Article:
Solar power is simply usable energy generated from the sun in the form of electric or thermal energy. Solar energy is captured in a variety of ways, the most common of which is with a photovoltaic solar panel system, or PV system, that converts the sun’s rays into usable electricity. Aside from using photovoltaics to generate electricity, solar energy is commonly used in thermal applications to heat indoor spaces or fluids. Residential and commercial property owners can install solar hot water systems and design their buildings with passive solar heating in mind to fully take advantage of the sun's energy with solar technology.
Interested in benefiting from solar power? Solar panels are installed at three main scales: residential, commercial, and utility. Residential-scale solar is typically installed on rooftops of homes or in open land (ground-mounted) and is generally between 5 and 20 kilowatts (kW), depending on the size of a property. Commercial solar energy projects are generally installed at a greater scale than residential solar. Though individual installations can vary greatly in size and cost, commercial-scale solar arrays serve a consistent purpose: to provide on-site solar power to businesses and nonprofits. Finally, utility-scale solar projects are typically large, several megawatt (MW) installations that provide solar energy to a large number of utility customers.
For some solar shoppers who may not be able to install solar on their property due to cost or other factors, community solar is a viable solar option that more directly connects utility-scale solar energy projects to residential consumers. As such, community solar farms are typically built in a central location as opposed to on any single customer’s property. Residential consumers can subscribe to a community solar project to receive many of the benefits of solar power without installing solar panels on their property.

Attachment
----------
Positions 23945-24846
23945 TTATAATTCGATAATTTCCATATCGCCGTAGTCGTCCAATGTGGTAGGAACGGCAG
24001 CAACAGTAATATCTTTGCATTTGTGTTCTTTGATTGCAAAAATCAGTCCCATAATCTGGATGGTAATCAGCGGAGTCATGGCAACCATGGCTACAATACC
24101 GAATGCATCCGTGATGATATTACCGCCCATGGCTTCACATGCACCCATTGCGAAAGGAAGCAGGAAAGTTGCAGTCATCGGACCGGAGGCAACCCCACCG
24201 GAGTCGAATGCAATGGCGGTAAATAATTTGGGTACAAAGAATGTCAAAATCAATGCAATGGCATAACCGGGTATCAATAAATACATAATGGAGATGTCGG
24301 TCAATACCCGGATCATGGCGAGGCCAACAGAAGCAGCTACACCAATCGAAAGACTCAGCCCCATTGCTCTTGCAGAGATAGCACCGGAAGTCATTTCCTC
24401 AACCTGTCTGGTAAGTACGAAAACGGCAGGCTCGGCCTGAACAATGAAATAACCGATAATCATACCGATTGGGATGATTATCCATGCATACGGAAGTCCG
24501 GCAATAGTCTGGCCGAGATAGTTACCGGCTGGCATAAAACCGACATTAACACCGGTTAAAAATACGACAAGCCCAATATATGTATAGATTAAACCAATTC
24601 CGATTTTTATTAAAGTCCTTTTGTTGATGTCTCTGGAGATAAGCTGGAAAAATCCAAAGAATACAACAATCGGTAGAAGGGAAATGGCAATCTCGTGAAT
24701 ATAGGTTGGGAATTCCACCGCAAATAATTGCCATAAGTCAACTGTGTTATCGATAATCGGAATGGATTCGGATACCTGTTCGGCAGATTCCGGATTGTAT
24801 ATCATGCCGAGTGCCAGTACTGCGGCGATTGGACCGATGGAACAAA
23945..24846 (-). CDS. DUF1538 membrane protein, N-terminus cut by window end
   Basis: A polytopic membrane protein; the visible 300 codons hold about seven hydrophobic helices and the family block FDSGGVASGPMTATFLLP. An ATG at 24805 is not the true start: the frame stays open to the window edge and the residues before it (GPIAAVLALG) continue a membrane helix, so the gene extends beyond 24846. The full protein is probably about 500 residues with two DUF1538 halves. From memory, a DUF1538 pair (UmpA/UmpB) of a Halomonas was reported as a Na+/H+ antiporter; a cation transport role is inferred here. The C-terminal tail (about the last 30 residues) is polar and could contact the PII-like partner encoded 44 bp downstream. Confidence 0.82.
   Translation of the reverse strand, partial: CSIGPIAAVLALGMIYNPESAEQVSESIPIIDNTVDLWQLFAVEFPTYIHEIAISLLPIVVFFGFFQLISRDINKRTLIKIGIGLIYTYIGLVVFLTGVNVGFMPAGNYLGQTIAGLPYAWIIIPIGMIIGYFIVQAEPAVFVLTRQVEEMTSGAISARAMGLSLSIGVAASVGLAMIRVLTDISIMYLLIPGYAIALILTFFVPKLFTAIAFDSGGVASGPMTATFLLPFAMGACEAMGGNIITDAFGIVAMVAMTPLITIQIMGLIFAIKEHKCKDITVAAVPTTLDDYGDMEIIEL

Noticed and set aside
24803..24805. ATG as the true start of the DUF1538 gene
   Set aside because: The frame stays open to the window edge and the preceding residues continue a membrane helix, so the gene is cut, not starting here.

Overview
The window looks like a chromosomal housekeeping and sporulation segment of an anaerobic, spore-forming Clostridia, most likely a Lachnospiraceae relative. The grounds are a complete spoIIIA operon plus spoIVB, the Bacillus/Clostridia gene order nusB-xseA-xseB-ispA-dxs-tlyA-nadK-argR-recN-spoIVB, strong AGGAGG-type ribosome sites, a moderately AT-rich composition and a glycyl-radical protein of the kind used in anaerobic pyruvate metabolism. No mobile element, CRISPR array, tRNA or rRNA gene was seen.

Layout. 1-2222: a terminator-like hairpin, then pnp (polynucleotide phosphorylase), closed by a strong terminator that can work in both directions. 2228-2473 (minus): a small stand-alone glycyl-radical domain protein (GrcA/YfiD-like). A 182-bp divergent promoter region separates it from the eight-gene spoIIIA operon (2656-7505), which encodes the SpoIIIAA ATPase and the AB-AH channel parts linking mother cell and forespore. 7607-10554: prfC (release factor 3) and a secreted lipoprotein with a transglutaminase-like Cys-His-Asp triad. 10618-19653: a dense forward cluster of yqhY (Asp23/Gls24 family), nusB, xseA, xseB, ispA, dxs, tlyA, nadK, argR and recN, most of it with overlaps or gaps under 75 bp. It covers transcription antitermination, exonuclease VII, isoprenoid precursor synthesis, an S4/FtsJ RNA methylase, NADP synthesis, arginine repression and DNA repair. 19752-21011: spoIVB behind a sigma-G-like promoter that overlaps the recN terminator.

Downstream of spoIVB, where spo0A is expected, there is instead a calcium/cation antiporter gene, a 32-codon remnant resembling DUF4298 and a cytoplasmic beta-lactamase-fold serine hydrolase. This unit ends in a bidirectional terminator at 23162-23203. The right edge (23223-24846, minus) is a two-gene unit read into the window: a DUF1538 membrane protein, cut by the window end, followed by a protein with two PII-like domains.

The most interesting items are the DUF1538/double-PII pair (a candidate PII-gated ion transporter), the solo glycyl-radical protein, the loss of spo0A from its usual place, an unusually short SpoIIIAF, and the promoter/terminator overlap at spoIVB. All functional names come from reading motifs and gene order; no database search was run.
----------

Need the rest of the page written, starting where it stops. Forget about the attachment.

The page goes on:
A solar panel (also known as a solar module) consists of a layer of silicon cells, a metal frame, a glass casing unit, and wiring to transfer electric current from the silicon. Silicon (atomic #14 on the periodic table) is a nonmetal with conductive properties that allow it to absorb and convert sunlight into usable electricity. When light hits a silicon cell, the light causes electrons in the silicon to be set in motion, initiating a flow of electric current. This is known as the “photovoltaic effect,” and it describes the general functionality of solar panel tech.
The science of generating electricity with solar panels boils down to this photovoltaic effect. It was first discovered in 1839 by Edmond Becquerel and can be thought of as a property of specific materials (known as semiconductors) that allows them to create an electric current when they are exposed to sunlight.
The photovoltaic (or PV system) process works through the following broad steps: